5 Common Mistakes in Unity (And How to Fix Them)
Level up your game development skills by learning to spot and fix these common Unity errors.
In today's post, I'll be discussing five common mistakes you might be making in Unity. As with any piece of software, there's a natural learning curve to Unity. Knowing how to recognize and repair common issues is a key part of development.
I've selected errors that are easy to fix for beginner developers.
Mistake #1: Mismatched data types
Like with any programming language, knowing your data types is super important. Use the wrong type, and your code may not compile correctly.
With Unity, you need to pay extra attention to public or serialized variables in the Inspector. Unity will tell you which type it expects to see. If you can't drag and drop anything into the exposed field, then you are probably using the wrong data type.
If this happens, double-check your code and make sure that the public variable matches the data type of your drag-and-drop asset.
In this example, you can see the Particle System type is expected in the Inspector.
Mistake #2: Missing a namespace
Namespaces are collections of classes in C#. In your Unity project, you will need to use certain namespaces in order to access certain methods.
When you create a new C# script in Unity, it will include some namespaces, such as
Systems.Collections, by default. Depending on your project, you may need to add other namespaces manually.
For example, to use Text Mesh Pro elements, you need to use the
TMPro namespace at the top of your script. UI elements such as images, text boxes, and sliders require the
UnityEngine.UI namespace. And Scene management commands such as
LoadScene() require the
UnityEngine.SceneManagement namespace. The more you code with C#, the more comfortable you will become using namespaces in your project.
Visual Studio will usually let you know if you're missing a namespace but if you're ever in doubt, you can consult the Unity documentation.
The default namespaces included in a new MonoBehaviour C# script.
Mistake #3: Forgetting to reset an object's Transform properties
When you create a new childed game object in the Hierarchy, it will automatically inherit the Transform properties of its parent object. This includes the parent object's rotation, position, and scale.
It's good practice to always reset the Transform of any new game object. Otherwise, your new object may appear in the wrong place in the scene or have an unintentional rotation and scale.
You can reset the Transform by first selecting the Game Object in the Hierarchy, right-clicking on its Transform component in the Inspector, and then selecting Reset. Get into the habit of doing this early to avoid any mishaps with your positioning and movement mechanics.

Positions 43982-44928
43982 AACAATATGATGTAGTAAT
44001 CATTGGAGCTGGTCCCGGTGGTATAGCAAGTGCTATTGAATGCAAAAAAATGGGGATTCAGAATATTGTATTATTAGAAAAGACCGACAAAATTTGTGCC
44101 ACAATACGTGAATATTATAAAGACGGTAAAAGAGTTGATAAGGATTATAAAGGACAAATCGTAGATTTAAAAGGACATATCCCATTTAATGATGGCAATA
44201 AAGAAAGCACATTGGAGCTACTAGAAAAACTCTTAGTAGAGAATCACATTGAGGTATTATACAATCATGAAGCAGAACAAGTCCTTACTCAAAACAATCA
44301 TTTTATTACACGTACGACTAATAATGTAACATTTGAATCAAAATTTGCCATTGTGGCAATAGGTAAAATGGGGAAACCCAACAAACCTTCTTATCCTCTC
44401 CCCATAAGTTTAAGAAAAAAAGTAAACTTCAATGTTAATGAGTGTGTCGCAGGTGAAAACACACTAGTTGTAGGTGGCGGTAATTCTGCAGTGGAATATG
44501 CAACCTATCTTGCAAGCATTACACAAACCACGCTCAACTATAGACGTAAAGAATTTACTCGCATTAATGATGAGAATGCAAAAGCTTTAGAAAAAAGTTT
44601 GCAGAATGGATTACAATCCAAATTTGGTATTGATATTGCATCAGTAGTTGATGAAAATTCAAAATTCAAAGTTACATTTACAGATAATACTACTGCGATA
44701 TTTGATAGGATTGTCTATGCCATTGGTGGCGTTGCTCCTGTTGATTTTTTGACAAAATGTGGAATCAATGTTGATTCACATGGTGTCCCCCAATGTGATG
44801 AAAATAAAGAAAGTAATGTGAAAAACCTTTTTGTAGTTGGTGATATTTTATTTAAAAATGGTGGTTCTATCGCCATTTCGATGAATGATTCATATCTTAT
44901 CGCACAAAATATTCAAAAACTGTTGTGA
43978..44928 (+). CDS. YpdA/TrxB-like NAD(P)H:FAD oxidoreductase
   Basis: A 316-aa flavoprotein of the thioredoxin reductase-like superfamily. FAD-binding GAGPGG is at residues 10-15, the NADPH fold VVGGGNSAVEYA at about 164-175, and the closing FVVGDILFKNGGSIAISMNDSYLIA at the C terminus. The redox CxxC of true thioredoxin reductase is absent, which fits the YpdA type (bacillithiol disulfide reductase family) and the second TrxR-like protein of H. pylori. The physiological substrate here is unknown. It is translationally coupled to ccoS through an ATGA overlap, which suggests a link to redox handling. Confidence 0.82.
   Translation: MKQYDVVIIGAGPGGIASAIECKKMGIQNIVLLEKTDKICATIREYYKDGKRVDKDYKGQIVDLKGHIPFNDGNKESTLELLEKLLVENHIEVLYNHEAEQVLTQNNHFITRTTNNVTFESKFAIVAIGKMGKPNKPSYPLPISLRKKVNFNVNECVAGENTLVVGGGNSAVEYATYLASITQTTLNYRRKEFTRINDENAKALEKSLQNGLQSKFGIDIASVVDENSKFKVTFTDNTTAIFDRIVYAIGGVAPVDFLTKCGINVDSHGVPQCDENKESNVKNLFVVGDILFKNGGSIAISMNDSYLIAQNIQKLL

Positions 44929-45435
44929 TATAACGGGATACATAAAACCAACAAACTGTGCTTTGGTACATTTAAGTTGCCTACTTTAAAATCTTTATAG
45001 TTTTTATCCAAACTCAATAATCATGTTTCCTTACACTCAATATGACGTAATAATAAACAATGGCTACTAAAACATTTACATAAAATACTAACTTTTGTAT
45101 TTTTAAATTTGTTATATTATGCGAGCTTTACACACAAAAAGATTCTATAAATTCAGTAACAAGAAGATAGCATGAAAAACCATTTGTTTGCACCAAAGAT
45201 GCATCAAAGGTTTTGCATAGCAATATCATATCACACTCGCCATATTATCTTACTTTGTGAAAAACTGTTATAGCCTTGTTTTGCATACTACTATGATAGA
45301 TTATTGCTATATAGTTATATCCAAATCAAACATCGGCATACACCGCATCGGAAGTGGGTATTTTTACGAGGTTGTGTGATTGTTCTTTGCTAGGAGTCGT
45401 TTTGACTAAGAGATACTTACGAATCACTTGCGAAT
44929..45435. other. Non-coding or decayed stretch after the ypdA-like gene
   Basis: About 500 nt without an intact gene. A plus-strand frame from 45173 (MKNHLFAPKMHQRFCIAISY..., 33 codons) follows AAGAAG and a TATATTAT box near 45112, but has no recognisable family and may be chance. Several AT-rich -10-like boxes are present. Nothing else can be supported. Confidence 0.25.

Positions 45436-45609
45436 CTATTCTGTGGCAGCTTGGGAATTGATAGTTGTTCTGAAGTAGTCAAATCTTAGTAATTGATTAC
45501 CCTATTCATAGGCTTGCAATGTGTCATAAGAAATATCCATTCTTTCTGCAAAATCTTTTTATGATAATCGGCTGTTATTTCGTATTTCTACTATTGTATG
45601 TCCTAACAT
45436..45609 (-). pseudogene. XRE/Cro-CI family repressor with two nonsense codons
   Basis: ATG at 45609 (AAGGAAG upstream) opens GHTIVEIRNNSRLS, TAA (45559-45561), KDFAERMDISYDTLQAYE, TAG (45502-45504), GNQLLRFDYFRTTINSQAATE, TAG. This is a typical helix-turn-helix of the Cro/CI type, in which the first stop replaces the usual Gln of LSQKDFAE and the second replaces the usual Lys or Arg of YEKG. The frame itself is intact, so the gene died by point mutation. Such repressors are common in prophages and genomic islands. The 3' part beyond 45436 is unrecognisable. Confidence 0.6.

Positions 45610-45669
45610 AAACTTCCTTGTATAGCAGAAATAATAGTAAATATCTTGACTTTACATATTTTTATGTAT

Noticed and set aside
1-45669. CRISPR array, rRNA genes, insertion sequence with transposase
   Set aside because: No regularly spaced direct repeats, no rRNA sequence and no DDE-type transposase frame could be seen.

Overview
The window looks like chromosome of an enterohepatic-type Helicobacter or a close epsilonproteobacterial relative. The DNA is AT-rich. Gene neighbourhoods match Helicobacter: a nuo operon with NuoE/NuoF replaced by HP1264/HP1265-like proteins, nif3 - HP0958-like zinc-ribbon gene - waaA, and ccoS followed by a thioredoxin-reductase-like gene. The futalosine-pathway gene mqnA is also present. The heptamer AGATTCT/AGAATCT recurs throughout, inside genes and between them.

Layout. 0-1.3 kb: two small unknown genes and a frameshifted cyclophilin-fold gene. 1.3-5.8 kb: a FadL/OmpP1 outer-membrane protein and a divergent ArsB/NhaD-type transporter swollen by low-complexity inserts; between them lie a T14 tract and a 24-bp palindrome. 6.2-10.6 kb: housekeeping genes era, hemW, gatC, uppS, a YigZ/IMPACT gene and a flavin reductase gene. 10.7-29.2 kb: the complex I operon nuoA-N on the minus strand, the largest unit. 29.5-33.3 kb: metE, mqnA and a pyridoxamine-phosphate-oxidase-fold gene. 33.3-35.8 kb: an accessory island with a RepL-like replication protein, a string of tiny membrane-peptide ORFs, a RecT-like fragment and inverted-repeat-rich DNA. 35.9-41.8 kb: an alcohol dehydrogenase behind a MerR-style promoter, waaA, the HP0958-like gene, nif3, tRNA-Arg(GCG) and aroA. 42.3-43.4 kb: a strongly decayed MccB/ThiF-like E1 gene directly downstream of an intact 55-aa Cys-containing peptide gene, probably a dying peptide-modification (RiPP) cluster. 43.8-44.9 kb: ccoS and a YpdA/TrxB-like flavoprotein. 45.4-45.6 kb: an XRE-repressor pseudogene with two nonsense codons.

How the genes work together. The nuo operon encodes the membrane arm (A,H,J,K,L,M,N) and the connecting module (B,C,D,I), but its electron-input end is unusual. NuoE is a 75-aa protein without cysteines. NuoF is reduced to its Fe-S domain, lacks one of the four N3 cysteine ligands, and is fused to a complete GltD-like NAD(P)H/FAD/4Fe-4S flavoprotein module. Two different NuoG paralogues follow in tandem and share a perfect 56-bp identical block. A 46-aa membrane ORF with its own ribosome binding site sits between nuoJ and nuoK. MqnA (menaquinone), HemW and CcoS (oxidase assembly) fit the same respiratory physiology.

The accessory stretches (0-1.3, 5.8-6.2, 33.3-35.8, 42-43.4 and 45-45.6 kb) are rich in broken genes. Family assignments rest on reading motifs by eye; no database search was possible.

You can easily reset the Transform of any Game Object in the Hierarchy.
Mistake #4: Using the wrong tag or layer
Unity allows you to assign a label or tag to your Game Objects, either via the Inspector or through code. Tags provide a useful way to identify and manipulate Game Objects during runtime. For example, you can use
GameObject.FindGameObjectWithTag() and pass in a string reference to find all Game Objects in the scene with a certain tag name.
Adding a tag or layer to a Game Object is easy to do via the Inspector. However, since tags and layers are string references, it is important to use the exact same spelling and capitalization in your tag or layer as in your code. Not referencing the correct layer or tag is an easy mistake to make in Unity.
Luckily, it's also an easy mistake to fix. Each time you introduce a new tag or layer, make sure to double-check the spelling and double-check whether each Game Object has the intended tag or layer in the Inspector.
Once you define a new tag or layer, be sure to actually assign it to the Game Object. This is an easy thing to forget!
Mistake #5: Not adding a Scene to the Build Index
When developing in Unity, you may occasionally run across the following error message in the Console.
The error message reads: "Scene 'Test' couldn't be loaded because it has not been added to the build settings or the AssetBundle has not been loaded.
This error occurs when you are trying to access a Scene via code that has not been added to the
To fix this issue, go to File>Build Settings. Here you will see a list of all the scenes included in your build. Drag and drop any scenes that are missing so that Build Settings contains a complete list of all scenes in your project.
Now when you try to use code such as
SceneManagement.LoadScene(), your scenes should load correctly.
Build Settings contains a list of all scenes in the build as well as their index number.